Note

Once again, as you see and study code fragments like this, you will store this pattern away in your mind for later use in other programs. The more code you examine, the better your will become. What you are really doing is training your brain to think things through at a fine level of detail, and thinking hard to make sure this all works.

OMG! I am testing my test code!

The output now shows that I am breaking up my test set lines as needed:

|ACC| -> Austin Community College
|ACC| -> Austin Community College
|acc| -> Austin Community College
|aCa| -> Austin COmmunity COllege
|OOP| -> OOP
|oop| -> OOP
|oOp| -> OOP


### Step 3 - Making the test report what it finds¶

Now, I am going to make this test code report success or failure!. The idea is to call the test function and get its return value. We want to compare what we get to the substitution string our test_set.data file says we should get. We will report failures, and just count successes for a final report:

#include <iostream>
#include <fstream>
#include <ctype.h>
#include "term_expander.h"

string term, substitution;

using namespace std;

void split_line(string line){
int len = line.length();
int i;
char c;
term = "";
// scan the line ito build term, stopping on white space
for(i = 0; i< len; i++) {
c = line[i];
if(isalpha(c) || c == '|') term.append(1,c);
else break;
}
//now skip any white space
for(;i<len;i++) {
c = line[i];
if(isalpha(c)) break;
}
// finally, copy the rest of the line ito substitution
substitution = "";
for(;i<len;i++) substitution.append(1,line[i]);
}

int main(int argc, char ** argv) {
ifstream test_set;   // reads the acronym data set
string acronym;
string test_line;
string result;
char c;
int tests_passed = 0;
int tests_failed = 0;

// open up the test file
test_set.open("test_set.data", ios::in);
if(test_set.is_open()) {
// we have test to try

getline(test_set, test_line);
while(!test_set.eof()) {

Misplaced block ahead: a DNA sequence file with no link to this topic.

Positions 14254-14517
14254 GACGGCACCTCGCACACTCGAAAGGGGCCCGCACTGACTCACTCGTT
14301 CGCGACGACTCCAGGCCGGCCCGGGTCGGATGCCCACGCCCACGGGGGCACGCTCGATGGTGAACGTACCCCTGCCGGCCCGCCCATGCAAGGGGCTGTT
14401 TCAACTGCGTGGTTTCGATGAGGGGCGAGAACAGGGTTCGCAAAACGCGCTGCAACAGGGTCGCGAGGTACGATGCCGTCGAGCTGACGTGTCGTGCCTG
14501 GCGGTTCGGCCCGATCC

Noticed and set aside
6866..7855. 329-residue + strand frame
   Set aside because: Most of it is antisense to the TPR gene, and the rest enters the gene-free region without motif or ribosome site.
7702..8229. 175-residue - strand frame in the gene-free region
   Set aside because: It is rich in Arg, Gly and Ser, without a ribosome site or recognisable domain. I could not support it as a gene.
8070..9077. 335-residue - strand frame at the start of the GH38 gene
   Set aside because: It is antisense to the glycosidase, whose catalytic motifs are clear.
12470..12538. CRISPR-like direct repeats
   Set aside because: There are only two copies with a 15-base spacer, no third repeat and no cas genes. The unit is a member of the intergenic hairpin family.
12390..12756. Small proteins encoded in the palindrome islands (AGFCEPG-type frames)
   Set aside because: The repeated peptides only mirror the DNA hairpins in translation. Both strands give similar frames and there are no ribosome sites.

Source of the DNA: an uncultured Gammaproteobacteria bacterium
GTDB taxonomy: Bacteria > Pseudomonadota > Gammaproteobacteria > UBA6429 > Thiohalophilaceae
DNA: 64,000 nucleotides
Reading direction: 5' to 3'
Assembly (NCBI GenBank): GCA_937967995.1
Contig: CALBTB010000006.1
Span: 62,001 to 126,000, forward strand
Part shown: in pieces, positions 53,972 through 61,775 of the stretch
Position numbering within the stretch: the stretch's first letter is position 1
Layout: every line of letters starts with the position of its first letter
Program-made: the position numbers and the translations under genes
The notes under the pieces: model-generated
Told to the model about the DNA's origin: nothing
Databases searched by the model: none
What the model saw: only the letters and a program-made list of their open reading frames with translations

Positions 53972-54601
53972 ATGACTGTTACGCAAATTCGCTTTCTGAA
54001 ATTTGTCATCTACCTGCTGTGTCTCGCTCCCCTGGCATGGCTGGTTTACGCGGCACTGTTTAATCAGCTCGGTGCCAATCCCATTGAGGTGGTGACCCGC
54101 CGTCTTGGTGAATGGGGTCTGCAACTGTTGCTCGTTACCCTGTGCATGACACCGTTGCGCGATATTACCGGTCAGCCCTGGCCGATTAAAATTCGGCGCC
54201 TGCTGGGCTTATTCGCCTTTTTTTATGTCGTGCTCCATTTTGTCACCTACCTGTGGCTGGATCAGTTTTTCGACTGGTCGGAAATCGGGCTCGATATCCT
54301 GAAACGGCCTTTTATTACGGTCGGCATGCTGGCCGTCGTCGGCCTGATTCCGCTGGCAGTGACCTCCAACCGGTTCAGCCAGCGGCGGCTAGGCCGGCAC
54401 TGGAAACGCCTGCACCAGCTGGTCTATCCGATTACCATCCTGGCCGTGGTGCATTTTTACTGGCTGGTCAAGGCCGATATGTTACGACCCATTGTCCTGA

split_line(test_line);
// test the function here:
result = term_expander(term);
if(result == substitution) tests_passed++;
else {
cout << "Fail! " << result << " does not match " << substitution << endl;
tests_failed++;
}
getline(test_set, test_line);
}
}
test_set.close();
cout << tests_passed << "tests passed" << endl;
cout << tests_failed << "tests failed" << endl;
}



Look closely at how this works! The term we extracted from each test set line is handed to the term_expander function, and the result we get back is stored in result. We then compare that result with the string we found on the test set line, which is stored in substitution. If they match, we add one to the counter indicating tests passed. If they do not match, we report the error, and add one to the tests failed counter. AT the end of the program we report the final results. Here is what I saw now:

Fail! |ACC| does not match Austin Community College
Fail! |ACC| does not match Austin Community College
Fail! |acc| does not match Austin Community College
Fail! |aCa| does not match Austin COmmunity COllege
Fail! |OOP| does not match OOP
Fail! |oop| does not match OOP
Fail! |oOp| does not match OOP
0tests passed
7tests failed


Well, that is no good, all the tests failed.

## Test Driven Development¶

What we just did was to build a test fixture we can use to test out term_expander function as we work on it. Our goal is to make all the tests pass. Every time we add something to the function, we hope we are moving closer to a finished product. Out tests will tell us if that is so. We can always add more tests to the test_set.data file as we think them up!

This is the real way software is being developed in huge projects today. Obviously, this is beyond what you could have done earlier in the course, but you could start using this approach now that you are starting to learn what all this programming stuff is all about. Have fun. This actually makes programming a lot more satisfying. Added to my “Baby Step” approach, and you will find programming can be a lot of fun! (Even if it is hard work at the same time!)